Energy Efficiency in Power Generation

Power generation is the main source of energy consumption and also the fastest growing. This growth trend is expected to continue based on Exxon Mobil estimates.

Our research indicates that actual power generation capacity will be the biggest constraint to growth in the sector in the foreseeable future rather than fuel supplies, based on current generation capacity, planned generation capacity and historical and projected electricity demand. Despite a drop in electricity demand in 2008 and 2009, global electricity generation has increased every year since 1990.

With that in mind, a large amount of new power generation capacity will be installed in the future to meet growing demand. To an extent, energy efficiency is one way to defer the need for the construction of new power capacity and is more economically viable than the installation of renewable or non-renewable power capacity.

Energy efficiency for a conventional power plant is measured as the inverse of heat rate, which is the amount of energy generated in kWh per unit of fuel heating value measured in Btu (British Thermal Units).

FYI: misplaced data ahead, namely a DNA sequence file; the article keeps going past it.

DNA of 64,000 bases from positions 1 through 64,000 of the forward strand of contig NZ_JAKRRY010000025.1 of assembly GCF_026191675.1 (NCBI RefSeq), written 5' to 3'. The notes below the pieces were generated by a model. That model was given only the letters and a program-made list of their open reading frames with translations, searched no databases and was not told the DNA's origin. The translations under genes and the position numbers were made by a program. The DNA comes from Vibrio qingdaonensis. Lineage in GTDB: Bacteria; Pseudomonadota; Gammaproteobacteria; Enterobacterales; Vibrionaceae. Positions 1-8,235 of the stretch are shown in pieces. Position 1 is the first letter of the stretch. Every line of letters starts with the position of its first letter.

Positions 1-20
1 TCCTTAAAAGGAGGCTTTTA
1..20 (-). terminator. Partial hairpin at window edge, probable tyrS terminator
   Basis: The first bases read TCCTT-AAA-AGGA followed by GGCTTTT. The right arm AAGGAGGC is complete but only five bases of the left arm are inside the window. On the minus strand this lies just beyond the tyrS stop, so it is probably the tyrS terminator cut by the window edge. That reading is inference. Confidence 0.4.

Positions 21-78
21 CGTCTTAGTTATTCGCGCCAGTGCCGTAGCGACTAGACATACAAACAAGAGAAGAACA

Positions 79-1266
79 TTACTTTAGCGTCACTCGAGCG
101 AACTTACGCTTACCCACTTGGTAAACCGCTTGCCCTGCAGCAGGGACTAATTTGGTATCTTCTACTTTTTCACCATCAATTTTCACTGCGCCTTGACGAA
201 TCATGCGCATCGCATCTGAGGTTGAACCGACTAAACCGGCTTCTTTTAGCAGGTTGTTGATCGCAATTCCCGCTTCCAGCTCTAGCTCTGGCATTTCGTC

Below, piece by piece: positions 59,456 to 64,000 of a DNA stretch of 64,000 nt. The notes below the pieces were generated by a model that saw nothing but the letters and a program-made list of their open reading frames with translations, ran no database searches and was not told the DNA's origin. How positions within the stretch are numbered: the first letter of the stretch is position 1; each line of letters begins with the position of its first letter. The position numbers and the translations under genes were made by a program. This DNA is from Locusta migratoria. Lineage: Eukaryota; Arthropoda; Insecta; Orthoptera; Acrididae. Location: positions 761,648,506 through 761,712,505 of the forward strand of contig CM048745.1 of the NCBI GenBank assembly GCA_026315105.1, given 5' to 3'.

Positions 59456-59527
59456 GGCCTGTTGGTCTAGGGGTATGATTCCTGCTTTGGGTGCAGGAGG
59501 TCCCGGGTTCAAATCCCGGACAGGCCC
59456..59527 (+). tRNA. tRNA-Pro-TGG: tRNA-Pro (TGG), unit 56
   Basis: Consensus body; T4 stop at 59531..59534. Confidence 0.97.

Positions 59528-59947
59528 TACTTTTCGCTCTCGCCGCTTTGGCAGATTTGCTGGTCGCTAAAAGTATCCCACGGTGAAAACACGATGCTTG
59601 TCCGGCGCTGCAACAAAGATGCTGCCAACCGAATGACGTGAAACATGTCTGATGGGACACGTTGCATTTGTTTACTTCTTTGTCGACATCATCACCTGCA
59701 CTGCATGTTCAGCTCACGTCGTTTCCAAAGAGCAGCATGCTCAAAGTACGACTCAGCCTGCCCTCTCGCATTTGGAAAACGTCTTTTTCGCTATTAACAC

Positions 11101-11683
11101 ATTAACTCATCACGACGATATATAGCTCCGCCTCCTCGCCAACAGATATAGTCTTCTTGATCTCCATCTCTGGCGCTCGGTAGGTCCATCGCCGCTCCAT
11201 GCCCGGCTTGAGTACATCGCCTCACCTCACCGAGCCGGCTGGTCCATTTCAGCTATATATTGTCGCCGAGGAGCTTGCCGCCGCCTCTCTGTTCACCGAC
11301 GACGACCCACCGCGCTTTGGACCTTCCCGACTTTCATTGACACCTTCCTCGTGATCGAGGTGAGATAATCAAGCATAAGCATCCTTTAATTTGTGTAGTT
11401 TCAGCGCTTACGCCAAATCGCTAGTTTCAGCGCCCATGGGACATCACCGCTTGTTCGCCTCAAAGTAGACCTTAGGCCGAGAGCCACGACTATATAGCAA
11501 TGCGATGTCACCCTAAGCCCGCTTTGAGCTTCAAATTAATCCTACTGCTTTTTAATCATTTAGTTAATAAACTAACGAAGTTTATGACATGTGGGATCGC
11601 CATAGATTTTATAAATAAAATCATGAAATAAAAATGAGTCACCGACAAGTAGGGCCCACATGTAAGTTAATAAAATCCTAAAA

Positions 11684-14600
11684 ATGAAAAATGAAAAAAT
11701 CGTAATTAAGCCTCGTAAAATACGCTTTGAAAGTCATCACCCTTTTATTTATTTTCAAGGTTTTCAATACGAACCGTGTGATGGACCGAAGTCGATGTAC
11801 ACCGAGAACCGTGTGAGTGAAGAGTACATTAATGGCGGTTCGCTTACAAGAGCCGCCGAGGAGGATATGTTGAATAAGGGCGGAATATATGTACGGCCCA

It is estimated that 7 to 15% of energy produced is used in auxiliary systems in the power generation plant. These auxiliary systems are known collectively as ‘balance of plant’, which consumes electrical energy, including:

  • Drive power components, for example pumps, fans, motors and other power electronics such as variable-frequency drives for fuel handling, furnace draft and feed water pumping;
  • Electrical power conversion, protection and distribution equipment such as power transformers and low- and medium-voltage equipment; and
  • Instrumentation, control and optimisation systems for example boiler turbines and other control functions.

Drive power components are being increasingly used to meet mandatory pollution targets in order for power plants to use variable fuels and to improve the performance of aged plants. This includes the use of precipitators and sulphur dioxide scrubbers, additional cooling water pump capacity to minimise heat loss and a move from mechanical drives to electrical motors to drive auxiliary power.

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